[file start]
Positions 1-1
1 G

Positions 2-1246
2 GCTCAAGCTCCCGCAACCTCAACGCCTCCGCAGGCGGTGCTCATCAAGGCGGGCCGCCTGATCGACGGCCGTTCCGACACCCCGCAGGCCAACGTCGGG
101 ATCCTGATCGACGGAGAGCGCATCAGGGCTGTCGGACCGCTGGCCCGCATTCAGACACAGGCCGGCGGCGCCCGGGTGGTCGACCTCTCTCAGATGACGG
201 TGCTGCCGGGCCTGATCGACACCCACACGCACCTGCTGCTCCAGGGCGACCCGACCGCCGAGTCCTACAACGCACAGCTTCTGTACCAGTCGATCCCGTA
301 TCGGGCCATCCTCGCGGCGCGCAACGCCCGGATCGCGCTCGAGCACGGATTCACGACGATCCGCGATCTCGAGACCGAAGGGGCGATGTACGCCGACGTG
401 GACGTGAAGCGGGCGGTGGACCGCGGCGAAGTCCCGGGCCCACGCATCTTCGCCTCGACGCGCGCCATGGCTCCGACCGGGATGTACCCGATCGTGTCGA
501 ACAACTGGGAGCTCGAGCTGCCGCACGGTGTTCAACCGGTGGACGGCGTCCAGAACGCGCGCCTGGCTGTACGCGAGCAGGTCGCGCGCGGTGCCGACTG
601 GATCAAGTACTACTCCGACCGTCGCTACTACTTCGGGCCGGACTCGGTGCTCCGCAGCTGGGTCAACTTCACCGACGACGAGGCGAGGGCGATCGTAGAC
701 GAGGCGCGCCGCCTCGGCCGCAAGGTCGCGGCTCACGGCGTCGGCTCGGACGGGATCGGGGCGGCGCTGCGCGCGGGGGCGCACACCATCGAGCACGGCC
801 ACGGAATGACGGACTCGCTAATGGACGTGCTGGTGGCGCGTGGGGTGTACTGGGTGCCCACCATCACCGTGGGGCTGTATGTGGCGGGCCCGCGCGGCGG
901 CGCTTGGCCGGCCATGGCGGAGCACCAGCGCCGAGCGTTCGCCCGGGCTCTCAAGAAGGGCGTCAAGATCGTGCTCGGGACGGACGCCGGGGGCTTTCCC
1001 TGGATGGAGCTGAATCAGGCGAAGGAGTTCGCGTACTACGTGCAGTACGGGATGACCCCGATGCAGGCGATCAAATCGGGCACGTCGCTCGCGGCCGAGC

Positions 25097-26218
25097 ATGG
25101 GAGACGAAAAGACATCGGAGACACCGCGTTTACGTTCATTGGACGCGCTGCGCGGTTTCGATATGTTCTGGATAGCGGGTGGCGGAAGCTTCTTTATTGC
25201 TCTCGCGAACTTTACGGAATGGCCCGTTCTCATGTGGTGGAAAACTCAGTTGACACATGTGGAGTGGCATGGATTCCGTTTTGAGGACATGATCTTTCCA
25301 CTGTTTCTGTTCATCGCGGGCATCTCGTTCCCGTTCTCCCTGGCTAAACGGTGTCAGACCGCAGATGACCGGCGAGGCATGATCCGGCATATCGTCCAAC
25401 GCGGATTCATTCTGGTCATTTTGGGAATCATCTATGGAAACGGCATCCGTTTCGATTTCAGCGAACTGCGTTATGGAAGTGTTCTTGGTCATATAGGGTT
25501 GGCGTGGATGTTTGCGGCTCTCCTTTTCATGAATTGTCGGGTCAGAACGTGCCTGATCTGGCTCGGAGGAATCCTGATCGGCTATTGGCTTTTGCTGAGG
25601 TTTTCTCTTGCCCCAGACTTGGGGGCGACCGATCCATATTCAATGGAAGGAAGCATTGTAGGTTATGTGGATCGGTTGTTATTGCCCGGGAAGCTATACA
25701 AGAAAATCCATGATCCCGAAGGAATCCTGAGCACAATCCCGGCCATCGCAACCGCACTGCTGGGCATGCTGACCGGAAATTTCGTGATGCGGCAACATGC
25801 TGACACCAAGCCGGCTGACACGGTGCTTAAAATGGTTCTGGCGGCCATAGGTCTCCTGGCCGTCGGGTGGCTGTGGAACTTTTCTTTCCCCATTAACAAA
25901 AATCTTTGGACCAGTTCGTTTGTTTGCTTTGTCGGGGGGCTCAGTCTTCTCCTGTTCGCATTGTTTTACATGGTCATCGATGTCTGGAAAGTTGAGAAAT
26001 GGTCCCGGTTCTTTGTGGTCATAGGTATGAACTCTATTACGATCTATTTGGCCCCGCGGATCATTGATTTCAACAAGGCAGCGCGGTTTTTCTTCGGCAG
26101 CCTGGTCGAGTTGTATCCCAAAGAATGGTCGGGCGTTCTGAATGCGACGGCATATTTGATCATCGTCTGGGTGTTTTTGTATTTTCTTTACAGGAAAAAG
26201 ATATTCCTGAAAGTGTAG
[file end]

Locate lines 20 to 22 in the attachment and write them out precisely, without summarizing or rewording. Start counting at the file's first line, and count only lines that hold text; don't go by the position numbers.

25401 GCGGATTCATTCTGGTCATTTTGGGAATCATCTATGGAAACGGCATCCGTTTCGATTTCAGCGAACTGCGTTATGGAAGTGTTCTTGGTCATATAGGGTT
25501 GGCGTGGATGTTTGCGGCTCTCCTTTTCATGAATTGTCGGGTCAGAACGTGCCTGATCTGGCTCGGAGGAATCCTGATCGGCTATTGGCTTTTGCTGAGG
25601 TTTTCTCTTGCCCCAGACTTGGGGGCGACCGATCCATATTCAATGGAAGGAAGCATTGTAGGTTATGTGGATCGGTTGTTATTGCCCGGGAAGCTATACA